But then, Monty Panesar is back, so maybe more left-handers is the way to go?
Where should Shane Watson bat? Is he going to be able to bowl, or do we need to look at another all rounder? If so, is it Moises Henriques?
Or, have the selectors shown their cards by offering Tasmanian James Faulkner a CA contract this year?
Is Glenn Maxwell a spinning all-rounder or does he need more time to develop in Test cricket?
What is the best pace bowling combination?
Is Mitchell Johnson the man, or does Mitchell Starc fill the left armers position?
Do we need more left-armers too create some rough for Nathan Lyon’s off spin?
If we do that, does it give Graeme Swann an advantage?
Will James Pattinson be fit? Where is Pat Cummins at with his body? Will our young fast bowler’s hold up, or will the trend of injury to their young bodies continue?
Do we trust our experienced men like Ryan Harris, Peter Siddle and Ben Hilfenhaus or do we hit England with some bowlers they have seen less of?
Can we fit Jackson Bird in? Maybe his style of bowling would be dangerous in England?
What about our spinner? Does Xavier Doherty tour because left arm spinners traditionally do well in England or do they take a punt on young left-armer Ashton Agar?
Is Agar any good? Can he handle the pressure? Is it to early for him, or would his youthful exuberance and all round ability mean the experience would be invaluable?
Where is Fawad Ahmed with his passport? We love leg spinners in Australia and we know England traditionally struggle against the leggie, but is he really the right choice?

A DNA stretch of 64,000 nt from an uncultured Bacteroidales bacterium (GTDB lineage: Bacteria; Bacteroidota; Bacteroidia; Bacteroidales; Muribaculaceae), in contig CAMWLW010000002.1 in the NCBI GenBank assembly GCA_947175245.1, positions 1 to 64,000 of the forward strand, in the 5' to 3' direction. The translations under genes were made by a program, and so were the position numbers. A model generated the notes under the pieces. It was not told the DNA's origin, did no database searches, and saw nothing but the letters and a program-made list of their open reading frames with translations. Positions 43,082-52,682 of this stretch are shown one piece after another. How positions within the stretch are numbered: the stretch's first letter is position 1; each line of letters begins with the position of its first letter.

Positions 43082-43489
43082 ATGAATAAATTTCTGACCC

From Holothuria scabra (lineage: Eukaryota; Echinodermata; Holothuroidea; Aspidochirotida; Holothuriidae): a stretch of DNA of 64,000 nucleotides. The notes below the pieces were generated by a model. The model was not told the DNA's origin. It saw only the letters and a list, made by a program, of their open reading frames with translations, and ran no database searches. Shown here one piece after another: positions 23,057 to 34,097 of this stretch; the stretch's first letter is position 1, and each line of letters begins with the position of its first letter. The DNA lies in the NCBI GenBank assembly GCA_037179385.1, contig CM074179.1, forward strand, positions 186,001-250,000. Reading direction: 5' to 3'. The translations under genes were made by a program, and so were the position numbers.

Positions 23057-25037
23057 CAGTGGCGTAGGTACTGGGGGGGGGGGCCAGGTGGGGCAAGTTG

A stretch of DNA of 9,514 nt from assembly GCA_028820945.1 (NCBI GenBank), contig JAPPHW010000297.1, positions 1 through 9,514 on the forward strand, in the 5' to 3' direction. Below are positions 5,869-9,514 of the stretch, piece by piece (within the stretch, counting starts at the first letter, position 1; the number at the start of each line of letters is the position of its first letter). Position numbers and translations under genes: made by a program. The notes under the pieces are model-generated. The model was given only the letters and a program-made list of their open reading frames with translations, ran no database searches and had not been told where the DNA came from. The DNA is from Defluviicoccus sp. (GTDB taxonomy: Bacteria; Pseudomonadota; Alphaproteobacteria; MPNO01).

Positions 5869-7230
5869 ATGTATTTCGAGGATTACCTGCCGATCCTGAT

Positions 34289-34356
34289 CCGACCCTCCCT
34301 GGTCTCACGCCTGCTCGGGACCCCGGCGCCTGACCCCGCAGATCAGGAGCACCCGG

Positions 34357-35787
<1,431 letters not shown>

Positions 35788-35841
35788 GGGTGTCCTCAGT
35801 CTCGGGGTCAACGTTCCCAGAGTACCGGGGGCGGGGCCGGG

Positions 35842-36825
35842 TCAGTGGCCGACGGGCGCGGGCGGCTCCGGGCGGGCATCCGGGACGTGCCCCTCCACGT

Wade or Haddin? Or both?
Brilliantly, the list goes on forever.
And, while it is fun for us ‘cricket tragics’ to discuss, debate and speculate; it is the selectors who have to put their neck on the line and make the final calls.
When the squad is announced, there will be some celebrations and a few tears.
Those selected will feel jubilant, but wary of the challenge ahead.
There is great expectation on any Australian touring team, let alone, an Ashes touring squad, so they will be handed the torch of responsibility.
Hopefully they will accept the honor and make all Australians proud, regardless of the final result.
The players who miss out won’t be able to see past the end of their noses for a while, but they will get over it and come to realise that they need to be better next time.
As for the selectors they will be relieved when their final list is announced, but are unlikely to rest until the series is over. At that point the questions will continue, depending on the outcomes.
Over the summer, John Inverarity and his crew have been the brunt of much criticism.
Theirs is a thankless job and I don’t envy their position because I know from experience just how hard a task they have, especially in these times of Australian cricket.
How Michael Clarke handles the extra responsibility of selection is a matter for him and CA, but I can only imagine the added pressure is something that should be closely and constantly monitored.
The lead up to any Ashes campaign is always exciting and filled with theatre and drama. This year is sure to be the same.
The opinions expressed here are the views of the writer and do not necessarily reflect the views and opinions of Cricket Australia